the way it is positioned and how the marketing mix is organized. The target
market shows to whom the unit intends to sell the products; positioning and
marketing mix together show how and using what uniqueness or distinction,
the unit intends to sell. The three together constitute the marketing
Strategy platform of the given product.


To say that target market selection is a part of marketing strategy

development is just stating the obvious. It does not fully bring out the
import of the inseparable like age between the two. When the selection of
the target market is over, an important part of the marketing strategy of the
product is determined, defined and expressed.
Marketing targeting simply means choosing ones target market It needs to
be clarified at the outset that market targeting is not synonymous with
market segmentation.
Segmentation is actually tee prelude to target market selection. One has to
carry out several tasks besides segmentation before choosing the target
Through segmentation, a firm divides the market into many segments.
But all these segments need not form its target market. Target market
signifies only those segments that it wants to adopt as its market. A selection
is thus involved in it.
Marketing segmentation is a process that throws up not one but several
market segments. There may be segments that are sizeable and the ones that
are not so sizeable. There may be segments assuring immediate profits and
the ones that call for heavy investments in market development. There may
also be segments that show great potential, but display tough barriers to
entry. As such, the question, which segment/segments, the firm should select
as its target market, assumes crucial importance.


Market Segmentation is dividing up a market into distinct groups that

(1)have common needs and (2) will respond similarly to a marketing
action, which was said by Er ic N.Berkowitz, Roger A.Kerin, and William
The Segmentation process involves five distinct steps:
Finding ways to group consumers according to their needs.
Finding ways to group the marketing actions usually the products
offered available to the organization.
Developing a market-product grid to relate the market segments to the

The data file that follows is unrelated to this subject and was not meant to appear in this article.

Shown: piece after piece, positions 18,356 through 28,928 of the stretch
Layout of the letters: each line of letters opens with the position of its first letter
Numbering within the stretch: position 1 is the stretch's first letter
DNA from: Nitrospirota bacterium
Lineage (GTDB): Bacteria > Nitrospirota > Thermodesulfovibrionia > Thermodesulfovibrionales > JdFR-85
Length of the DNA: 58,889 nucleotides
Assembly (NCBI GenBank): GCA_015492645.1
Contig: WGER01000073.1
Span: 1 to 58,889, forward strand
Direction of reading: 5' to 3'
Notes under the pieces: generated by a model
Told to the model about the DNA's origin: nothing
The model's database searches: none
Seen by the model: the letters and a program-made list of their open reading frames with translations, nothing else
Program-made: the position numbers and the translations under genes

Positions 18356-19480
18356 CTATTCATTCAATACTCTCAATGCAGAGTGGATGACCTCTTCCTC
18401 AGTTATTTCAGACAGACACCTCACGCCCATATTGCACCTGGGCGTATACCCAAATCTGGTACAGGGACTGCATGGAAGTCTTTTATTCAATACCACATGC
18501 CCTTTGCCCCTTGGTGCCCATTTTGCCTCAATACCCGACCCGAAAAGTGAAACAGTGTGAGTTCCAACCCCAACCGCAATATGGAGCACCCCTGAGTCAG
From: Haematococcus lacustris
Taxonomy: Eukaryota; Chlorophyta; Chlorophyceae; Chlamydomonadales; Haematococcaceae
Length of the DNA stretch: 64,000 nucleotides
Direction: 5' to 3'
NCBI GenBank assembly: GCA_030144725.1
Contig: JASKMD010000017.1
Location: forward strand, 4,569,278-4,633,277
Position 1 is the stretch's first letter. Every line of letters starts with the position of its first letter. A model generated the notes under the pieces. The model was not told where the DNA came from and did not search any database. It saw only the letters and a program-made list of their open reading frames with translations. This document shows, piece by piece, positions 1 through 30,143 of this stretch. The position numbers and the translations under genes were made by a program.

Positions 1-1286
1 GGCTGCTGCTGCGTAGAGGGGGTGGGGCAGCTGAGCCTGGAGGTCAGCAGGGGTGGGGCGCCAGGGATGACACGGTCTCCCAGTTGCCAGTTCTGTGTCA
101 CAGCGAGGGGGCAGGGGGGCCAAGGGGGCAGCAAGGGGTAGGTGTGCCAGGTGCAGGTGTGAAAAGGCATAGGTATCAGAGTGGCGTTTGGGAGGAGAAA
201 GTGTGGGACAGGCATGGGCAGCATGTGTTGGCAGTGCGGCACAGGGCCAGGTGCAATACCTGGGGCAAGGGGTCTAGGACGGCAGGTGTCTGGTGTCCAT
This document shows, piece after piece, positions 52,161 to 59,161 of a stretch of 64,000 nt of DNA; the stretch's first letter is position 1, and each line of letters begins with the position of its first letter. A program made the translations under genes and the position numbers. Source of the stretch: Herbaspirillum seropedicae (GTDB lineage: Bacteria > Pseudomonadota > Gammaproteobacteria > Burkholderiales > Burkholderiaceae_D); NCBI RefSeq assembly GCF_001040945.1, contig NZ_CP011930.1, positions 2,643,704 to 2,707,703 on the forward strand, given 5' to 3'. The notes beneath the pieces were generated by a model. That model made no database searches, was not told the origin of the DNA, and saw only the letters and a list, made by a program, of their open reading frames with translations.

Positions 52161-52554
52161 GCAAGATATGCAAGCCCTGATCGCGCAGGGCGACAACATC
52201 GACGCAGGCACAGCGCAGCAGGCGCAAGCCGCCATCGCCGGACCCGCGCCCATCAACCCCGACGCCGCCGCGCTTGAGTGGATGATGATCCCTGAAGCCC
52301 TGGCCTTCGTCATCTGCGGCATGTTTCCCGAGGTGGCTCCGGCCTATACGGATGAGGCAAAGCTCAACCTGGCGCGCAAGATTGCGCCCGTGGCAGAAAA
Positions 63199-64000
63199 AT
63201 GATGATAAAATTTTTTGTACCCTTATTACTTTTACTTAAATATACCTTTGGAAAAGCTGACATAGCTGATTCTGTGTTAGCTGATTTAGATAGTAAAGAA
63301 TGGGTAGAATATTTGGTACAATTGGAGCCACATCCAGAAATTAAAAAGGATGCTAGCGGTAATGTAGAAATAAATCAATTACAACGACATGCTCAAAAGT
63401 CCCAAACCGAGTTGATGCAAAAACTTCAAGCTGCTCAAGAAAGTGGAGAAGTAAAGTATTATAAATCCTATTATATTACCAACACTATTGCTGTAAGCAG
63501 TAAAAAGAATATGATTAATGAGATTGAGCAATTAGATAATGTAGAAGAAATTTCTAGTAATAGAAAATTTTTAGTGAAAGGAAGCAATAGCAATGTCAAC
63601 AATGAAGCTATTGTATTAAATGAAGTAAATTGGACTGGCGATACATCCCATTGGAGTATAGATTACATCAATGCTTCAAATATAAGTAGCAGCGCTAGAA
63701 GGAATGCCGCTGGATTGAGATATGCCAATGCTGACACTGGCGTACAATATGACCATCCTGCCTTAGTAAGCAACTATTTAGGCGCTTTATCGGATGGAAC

firms products or actions.
Selecting the target segments toward which the firm directs its
marketing actions.
Taking marketing actions to reach target segments.
Markets can be segmented using several relevant bases. For example,
demographic characteristics of consumers, such as age, sex,
income/purchasing capacity, education level etc, form one base for
segmentation. Geographic characteristics constitute another; and buying
behavior of the consumers forms yet another base.
The various types of segmentations are :-
1.Geographic segmentation
2.Demographic segmentation
3.Psychographic segmentation
4.Buyer behavior
5.Benefits segmentation
6.Volume of purchase segmentation

Positioning is a platform for the brand.It facilitates the brand to get through
to the target consumers.
It is defined as the art and science of fitting the product or service to
one or more segments of the broad market in such a way as to set it
meaningfully apart from competition.
Positioning is the act of fixing the locus of the product offer in the minds of
the target consumers. In positioning, the firm decides how and around what
parameters, the product offer has to be placed before the target consumers.
The significance of product positioning can be easily understood from
David Ogilvys words:The results of your campaign depends less on how
we write your advertising than on how your product is positioned.

Definitions of product positioning:

Sengupta, in his book Brand Positioning says, The aim of product
positioning is to create a perception for our brand in the prospects mind so
that it stands apart from competing
brands we must cover that space in the consumers mind as if we had won
a long-term
lease. We must find a strong position in that mind and sit on it.

Micheal Rothschild, in his book Marketing Communications From

Fundamentals to Strategies says, Positioning refers to the place a brand
occupies in the mind in relation to a given product class. This place was
originally a product-related concept.Concerning market structure. The
concept now refers to the place that the brand holds in the consumers
mind related to perceptions and preferences.

Developing a Positioning Strategy:

To create a position for a product or service, Trout and Ries suggest that
managers ask themselves six basic questions.

1. What position, if any, do we already have in the prospects mind?

2. What position do we want to own?
3. What companies must be outgunned if we are to establish that position?
4. Do we have enough marketing money to occupy and hold the position?
5. Do we have the guts to stick with one consistent positioning strategy?
6. Does our creative approach match our positioning strategy?

It is essential to understand the relationship between products

positioning and brand positioning. Though in discussions, the two terms are
synonymously and inter changeable used, technically they are different.
Product positioning denotes the specific product category/product
class in which the given product is opting to compete. And brand
positioning denotes the positioning of the brand viz-a viz the competing
brands in the chosen product category.
It is evident that for any product, before entering the market it has to
sequentially carry out the two exercises, product positioning and brand
positioning . In the first step, the product category where the new entrant
should enter and compete, i.e. against what all products it has to compete,
has to be decided. In this step, it is the broad function that the product is